Responses to posts here:
The outlook for the Griz is guardedly very optimistic. Although there are a couple of areas where they've lost great players, recent classes and transfers seem to include the horses necessary to fill the holes. UM lost Yo Humphery, its greatest RB ever, but we have two good young RBs (redshirt frosh) and the aforementioned transfer from the University of Washington. Our WR corps lost one of our best ever, Etu Molden, but has several young receivers ready to burst onto the scene. We lost both starting tight ends (one was used in short yardage situations), but have a couple of young guys who everyone says are more athletic than either of our graduated TEs. UM's QB situation is very solid, with a starter who has played in two championship games and won one, and who has worked hard in the off-season on his shortcomings, and a reserve whom many Griz fans believe is better than the starter, if he could only crack the starting lineup. The OL is very solid, with 4 of five starters returning, and a couple of young guys looking like good fills in case of injury.
The DL is even more solid than the OL, with the entire unit back from last year, older, wiser, and stronger. Absent injury, I look for All-American caliber years from Ciche Picher and Jonny Verona. This unit is deep and talented. The linebackers are young, but athletic, and the DB corps is very strong, if a little thin.
Kicking is in good hands for both punting and kickoffs, although bugs may need to be worked out for the holder, a new starter, who is succeeding one of the surest handed holders in the division. Montana's return game may be its best ever, with guys on both kickoff (Jefferson Heidelberger) and punt return (Levander Segars) teams who should take at least one back all the way this year.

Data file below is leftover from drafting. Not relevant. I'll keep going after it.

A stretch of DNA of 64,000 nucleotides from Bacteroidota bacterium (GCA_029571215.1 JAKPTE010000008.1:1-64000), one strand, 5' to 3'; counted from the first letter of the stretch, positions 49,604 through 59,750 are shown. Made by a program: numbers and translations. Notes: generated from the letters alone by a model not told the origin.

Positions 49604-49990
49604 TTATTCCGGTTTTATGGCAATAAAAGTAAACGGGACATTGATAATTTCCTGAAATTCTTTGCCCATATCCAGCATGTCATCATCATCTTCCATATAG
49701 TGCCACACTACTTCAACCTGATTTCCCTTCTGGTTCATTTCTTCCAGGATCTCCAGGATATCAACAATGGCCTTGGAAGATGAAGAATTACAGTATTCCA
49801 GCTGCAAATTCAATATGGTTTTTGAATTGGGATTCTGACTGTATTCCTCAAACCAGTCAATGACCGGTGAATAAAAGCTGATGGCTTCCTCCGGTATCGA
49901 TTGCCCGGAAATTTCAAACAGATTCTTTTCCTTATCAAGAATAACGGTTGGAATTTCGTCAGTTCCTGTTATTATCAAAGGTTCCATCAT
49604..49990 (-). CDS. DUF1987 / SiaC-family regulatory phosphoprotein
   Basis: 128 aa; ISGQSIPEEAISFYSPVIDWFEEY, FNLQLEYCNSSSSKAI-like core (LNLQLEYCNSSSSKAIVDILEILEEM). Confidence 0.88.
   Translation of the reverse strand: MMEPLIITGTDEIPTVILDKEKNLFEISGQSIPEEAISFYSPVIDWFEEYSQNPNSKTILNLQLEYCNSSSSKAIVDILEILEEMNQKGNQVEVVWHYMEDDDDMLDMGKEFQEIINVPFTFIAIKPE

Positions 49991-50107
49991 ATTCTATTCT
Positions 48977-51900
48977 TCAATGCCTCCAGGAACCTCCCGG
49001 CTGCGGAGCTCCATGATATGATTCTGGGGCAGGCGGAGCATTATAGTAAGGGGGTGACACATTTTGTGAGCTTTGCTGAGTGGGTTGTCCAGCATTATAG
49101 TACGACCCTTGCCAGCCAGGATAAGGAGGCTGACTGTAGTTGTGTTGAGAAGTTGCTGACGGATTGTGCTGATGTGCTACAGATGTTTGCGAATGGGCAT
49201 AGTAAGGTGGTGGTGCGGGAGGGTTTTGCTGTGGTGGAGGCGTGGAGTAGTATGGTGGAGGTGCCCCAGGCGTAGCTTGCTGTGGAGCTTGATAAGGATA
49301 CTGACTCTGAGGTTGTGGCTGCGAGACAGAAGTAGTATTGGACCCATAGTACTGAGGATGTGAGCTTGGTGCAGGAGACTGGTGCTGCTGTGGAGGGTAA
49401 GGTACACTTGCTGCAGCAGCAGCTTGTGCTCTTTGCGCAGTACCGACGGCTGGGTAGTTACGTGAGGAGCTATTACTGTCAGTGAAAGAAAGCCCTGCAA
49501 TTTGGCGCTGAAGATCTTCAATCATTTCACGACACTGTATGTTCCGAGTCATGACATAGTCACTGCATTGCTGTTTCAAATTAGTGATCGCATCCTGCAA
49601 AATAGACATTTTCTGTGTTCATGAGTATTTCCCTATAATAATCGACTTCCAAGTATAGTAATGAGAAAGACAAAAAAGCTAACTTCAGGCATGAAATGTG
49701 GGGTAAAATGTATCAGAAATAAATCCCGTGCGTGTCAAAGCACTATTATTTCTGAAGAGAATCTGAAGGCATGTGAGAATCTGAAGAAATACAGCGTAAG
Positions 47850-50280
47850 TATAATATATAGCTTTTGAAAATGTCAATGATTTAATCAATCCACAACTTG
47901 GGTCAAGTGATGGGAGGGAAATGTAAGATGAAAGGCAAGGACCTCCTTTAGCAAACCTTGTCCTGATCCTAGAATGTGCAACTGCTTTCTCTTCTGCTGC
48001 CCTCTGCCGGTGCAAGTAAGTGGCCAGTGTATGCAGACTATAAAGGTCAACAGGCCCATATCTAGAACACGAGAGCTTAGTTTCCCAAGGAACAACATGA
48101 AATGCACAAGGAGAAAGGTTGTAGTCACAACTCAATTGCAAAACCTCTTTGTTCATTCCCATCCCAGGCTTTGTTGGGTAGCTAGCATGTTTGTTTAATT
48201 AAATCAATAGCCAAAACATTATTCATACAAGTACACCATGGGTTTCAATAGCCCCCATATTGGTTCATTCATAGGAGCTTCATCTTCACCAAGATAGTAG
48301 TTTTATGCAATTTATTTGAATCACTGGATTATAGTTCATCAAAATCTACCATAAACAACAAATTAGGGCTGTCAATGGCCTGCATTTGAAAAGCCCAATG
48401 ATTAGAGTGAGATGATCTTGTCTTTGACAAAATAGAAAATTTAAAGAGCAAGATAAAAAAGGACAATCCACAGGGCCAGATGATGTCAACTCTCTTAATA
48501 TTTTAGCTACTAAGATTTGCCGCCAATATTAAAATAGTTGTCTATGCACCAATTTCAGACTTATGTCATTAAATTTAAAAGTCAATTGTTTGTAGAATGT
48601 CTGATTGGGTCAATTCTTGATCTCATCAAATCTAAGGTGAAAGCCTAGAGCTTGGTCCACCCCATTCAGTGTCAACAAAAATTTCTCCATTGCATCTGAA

Concerns will be the play of the new RBs, the anointing of the next great Griz receiving threat (most likely Ty Peterson or Jefferson Heidelberger), and the depth of the DBs.
Also, the Griz are not resting on their laurels, from everything I've heard. Reliable reports indicate that at least 70 returning players have been working out in Missoula all summer, getting set for their next season and hopefully another playoff run.
Your comments about the strength of the Big Sky Conference seem understandable given the remainder of the conference's performance in recent playoffs, and maybe even given Montana's recent string of conference wins. Remember, though, that UM does not slaughter every member of the conference throughout the year--many of UM's conference wins are real struggles, either going down to the wire or heading into overtime. Unless you think they're sandbagging or overlooking lesser opponents, this indicates that the conference competition is strong, if not quite up to UM's level. The lack of non-Big Sky wins in the post-season can be laid on other things in addition to lack of strength--always playing away games, lack of playoff experience, and unfortunate injuries and peaking at the wrong time (see PSU's performance, as it were, in the 2000 playoffs, after they had started the season 6-0, including a win over 1-A Hawaii in Hawaii--they had a lot of injuries to offensive starters as the year went on, and were a shell of their early season selves by the playoffs, going 2-4 in their last 6 games).